Six investment banks will from today report trades executed in their internal crossing engines on a daily basis via a new service provide by trade reporting and market data facility Markit.
The firms – Citi, Credit Suisse, Deutsche Bank, J.P. Morgan Cazenove, Morgan Stanley and UBS – have been testing the service for the last two weeks. During the testing period, Markit has found that the banks collectively accounted for between 0.62% and 1.02% of total European trading activity. The dark pools that will use the service are Citi Match (Citi), Crossfinder (Credit Suisse), DBA (Deutsche Bank), JPM-X (J.P. Morgan Cazenove), MS Pool (Morgan Stanley) and UBS PIN (UBS).
Trading data for each broker’s dark pool will be collected at the end of the day and published in aggregate on a country-by-country basis the next afternoon, following validation checks by Markit. The data will include trading between clients of each executing broker, as well as client trades matched against broker flow.
“This initiative is designed to bring further transparency into this area of over-the-counter (OTC) trading by providing verified data where previously there has been only speculation, and by giving a clear indication of the actual levels of trading in crossing engines,” said John Serocold, managing director of the Association for Financial Markets in Europe, who played a coordinating role in bringing the banks on board. “As a further step in support of making more information freely available to all market participants, it should provide useful data for the MiFID review being undertaken this year.”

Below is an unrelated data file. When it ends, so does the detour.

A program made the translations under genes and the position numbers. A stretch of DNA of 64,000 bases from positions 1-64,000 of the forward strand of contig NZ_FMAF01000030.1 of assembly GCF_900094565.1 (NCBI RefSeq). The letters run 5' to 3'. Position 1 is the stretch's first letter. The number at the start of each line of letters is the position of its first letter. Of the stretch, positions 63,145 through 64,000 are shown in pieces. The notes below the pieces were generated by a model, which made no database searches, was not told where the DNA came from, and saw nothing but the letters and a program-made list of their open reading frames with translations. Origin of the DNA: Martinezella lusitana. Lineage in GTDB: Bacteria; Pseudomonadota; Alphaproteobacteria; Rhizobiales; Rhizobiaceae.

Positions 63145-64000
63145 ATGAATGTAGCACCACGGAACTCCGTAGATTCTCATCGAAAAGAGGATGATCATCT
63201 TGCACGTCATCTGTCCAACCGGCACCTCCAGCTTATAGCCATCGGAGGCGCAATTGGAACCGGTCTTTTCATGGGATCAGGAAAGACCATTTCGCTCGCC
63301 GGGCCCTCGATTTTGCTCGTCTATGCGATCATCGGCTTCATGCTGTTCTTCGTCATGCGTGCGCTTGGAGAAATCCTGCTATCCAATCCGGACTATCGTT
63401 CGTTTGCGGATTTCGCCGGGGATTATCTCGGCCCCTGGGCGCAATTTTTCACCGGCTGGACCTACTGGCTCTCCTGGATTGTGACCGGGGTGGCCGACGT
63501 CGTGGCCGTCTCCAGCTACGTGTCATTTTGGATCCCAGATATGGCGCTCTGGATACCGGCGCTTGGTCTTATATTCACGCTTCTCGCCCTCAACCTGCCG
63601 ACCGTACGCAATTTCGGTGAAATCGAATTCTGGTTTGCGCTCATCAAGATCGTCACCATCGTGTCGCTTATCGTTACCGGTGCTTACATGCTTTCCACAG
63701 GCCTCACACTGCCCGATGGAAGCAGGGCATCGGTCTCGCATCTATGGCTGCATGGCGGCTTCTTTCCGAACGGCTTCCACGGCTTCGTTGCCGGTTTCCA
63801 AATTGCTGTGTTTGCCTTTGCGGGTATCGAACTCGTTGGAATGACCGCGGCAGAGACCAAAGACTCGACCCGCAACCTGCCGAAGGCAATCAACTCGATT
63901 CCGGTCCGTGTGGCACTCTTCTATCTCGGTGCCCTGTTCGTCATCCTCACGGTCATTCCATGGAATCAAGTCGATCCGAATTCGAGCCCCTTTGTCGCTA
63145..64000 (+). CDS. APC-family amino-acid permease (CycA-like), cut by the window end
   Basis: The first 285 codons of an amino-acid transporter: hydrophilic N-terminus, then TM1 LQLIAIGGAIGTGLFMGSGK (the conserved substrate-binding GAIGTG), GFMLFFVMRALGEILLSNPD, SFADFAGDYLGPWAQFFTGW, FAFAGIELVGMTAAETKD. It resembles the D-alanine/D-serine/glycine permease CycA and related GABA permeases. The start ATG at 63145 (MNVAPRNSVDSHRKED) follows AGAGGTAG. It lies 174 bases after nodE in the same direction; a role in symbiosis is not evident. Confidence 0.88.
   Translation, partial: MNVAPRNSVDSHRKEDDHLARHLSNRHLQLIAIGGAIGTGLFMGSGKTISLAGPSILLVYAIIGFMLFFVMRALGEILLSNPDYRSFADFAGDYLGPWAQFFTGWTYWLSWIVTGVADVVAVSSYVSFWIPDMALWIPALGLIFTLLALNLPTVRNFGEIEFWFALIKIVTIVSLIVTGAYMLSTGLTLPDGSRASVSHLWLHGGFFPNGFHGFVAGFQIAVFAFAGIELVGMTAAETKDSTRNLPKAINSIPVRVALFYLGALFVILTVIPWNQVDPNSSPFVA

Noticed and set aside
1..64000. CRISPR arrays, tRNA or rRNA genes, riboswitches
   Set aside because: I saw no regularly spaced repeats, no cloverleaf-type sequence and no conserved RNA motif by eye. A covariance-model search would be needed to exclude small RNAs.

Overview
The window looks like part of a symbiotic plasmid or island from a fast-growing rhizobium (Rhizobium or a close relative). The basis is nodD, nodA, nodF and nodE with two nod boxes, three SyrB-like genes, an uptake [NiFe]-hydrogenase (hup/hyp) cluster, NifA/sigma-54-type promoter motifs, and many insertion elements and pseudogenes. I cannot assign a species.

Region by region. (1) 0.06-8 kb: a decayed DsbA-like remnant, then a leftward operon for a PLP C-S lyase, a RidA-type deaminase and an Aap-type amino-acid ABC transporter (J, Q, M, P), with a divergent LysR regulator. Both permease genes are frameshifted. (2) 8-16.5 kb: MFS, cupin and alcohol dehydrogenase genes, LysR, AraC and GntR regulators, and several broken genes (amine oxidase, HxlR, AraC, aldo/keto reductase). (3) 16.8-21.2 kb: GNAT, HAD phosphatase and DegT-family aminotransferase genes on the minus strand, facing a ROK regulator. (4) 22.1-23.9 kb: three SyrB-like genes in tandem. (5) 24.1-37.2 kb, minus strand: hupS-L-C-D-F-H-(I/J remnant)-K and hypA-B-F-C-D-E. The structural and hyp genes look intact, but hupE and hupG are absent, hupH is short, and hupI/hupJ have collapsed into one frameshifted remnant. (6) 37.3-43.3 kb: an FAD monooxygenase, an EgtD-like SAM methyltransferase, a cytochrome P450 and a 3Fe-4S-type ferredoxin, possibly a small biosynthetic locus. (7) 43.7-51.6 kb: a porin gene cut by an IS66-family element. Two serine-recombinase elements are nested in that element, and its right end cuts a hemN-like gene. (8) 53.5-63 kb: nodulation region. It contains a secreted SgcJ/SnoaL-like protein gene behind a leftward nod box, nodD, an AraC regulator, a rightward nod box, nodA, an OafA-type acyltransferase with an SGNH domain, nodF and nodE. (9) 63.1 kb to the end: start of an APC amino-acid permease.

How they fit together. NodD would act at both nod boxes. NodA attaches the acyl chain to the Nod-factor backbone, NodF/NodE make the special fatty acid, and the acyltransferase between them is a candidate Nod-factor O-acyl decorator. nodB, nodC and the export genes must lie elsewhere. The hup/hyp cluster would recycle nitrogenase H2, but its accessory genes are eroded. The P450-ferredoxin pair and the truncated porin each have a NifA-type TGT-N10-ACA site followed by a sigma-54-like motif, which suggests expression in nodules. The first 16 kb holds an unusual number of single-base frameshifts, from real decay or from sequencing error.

The amount of trading conducted in broker dark pools has been an area of contention between banks and trade body the Federation of European Securities Exchanges (FESE) for many months. FESE claims that all broker dark pools should be reclassified because they perform very similar functions as multilateral trading facilities (MTFs).
Brokers counter that their crossing engines are already subject to strict regulations as part of their best execution obligations to clients under MiFID.
Since the debate started, Credit Suisse and Citi have both started to report the total amount of trading in their dark pools on a quarterly basis.
In Q1 2010, Credit Suisse’s Crossfinder executed €16.3 billion, while Citi Match, the dark pool operated by Citi, traded €12.38 billion.
In January this year, Nomura became the first investment bank to reclassify its dark pool NX from an OTC crossing network to an MTF. According to data vendor Thomson Reuters, NX traded €1.65 billion, or 0.19% of total European trading, in April.
Europe-wide securities regulator the Committee of European Securities Regulators released a MiFID consultation paper in April, which sought comment on a range of market structure issues, including the regulation of dark pools. One proposal was to reclassify broker dark pools to MTFs should they reach a certain threshold. The MiFID consultation paper also noted that €55 billion was executed in broker crossing networks in Q4 2009, accounting for 1.4% of total European trading, or 4% of total OTC trading.